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21 September 2012

The Glass in the Staffordshire Hoard

The Anglo-Saxon Hoard found in Ogley Hay in July 2009 is made principally of gold objects, many of which are cloisonné work objects. To date, all the red transparent stones observed in the Staffordshire Hoard are believed to be garnets, as confirmed by the analysis on a number of objects carried out by PIXE at the Louvre Museum in Paris in 2010. However, the inlays in the Staffordshire Hoard were not made of garnet alone. A number of objects feature glass inlays.

Glass Composition

Glass is a combination of three components: soda (sodium carbonate Na2CO3) –silica (silicon dioxide SiO2) and lime (calcium oxide CaO). This type of glass is called soda-lime glass, and it has been in use since ancient times.

Soda-lime glass can be of two varieties:

  • low in magnesia & potash (potassium oxide) – predominant in Roman times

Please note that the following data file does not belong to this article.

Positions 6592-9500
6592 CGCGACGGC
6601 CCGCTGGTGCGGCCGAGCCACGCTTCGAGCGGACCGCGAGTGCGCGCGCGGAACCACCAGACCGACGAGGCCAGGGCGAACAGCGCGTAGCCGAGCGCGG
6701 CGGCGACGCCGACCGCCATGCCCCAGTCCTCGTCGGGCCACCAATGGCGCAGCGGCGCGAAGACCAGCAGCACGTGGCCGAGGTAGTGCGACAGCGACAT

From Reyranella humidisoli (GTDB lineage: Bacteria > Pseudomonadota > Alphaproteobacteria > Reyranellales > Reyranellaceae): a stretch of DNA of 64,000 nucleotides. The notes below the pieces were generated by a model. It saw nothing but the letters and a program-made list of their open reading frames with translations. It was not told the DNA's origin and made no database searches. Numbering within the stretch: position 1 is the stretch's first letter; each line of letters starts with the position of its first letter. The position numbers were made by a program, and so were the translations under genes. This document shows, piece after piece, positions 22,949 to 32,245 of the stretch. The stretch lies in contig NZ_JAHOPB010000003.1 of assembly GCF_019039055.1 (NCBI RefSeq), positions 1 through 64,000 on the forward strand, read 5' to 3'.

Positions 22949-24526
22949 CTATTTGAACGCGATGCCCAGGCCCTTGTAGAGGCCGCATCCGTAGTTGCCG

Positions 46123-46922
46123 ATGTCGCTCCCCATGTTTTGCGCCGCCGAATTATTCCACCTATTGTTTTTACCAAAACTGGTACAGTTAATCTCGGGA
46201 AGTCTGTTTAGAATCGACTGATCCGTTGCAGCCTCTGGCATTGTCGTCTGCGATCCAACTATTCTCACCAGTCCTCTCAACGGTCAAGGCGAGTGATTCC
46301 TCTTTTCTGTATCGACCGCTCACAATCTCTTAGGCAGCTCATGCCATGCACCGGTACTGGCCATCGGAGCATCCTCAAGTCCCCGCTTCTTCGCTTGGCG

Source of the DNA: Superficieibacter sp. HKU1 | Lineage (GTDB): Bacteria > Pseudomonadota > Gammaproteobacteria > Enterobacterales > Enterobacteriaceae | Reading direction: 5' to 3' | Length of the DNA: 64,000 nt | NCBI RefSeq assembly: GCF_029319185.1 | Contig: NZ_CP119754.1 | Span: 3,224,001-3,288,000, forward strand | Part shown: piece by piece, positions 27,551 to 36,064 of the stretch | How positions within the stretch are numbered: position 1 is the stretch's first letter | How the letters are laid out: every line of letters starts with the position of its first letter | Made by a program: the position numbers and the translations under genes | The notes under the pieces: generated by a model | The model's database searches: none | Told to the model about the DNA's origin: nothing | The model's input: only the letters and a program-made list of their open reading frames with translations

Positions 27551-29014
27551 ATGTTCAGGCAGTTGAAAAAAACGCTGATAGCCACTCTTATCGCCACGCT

• rich in magnesia & potash – like much medieval European glass.

The first variety contains natron as the source of soda.  The second variety contains wood ash or ash from plants grown in saline soil (halophytes), as the source of soda.

The quality and workability of a glass depends greatly on the ratio of its components (2).  Lime serves as a stabiliser and too much or too little of it will make the glass prone to corrosion and soluble in water. A higher quantity of silica makes for good quality glass. Much of the glass from antiquity is high in silica and low in potash and lime, while Medieval European Glass is higher in potash and lime and lower in silica, therefore more unstable (2).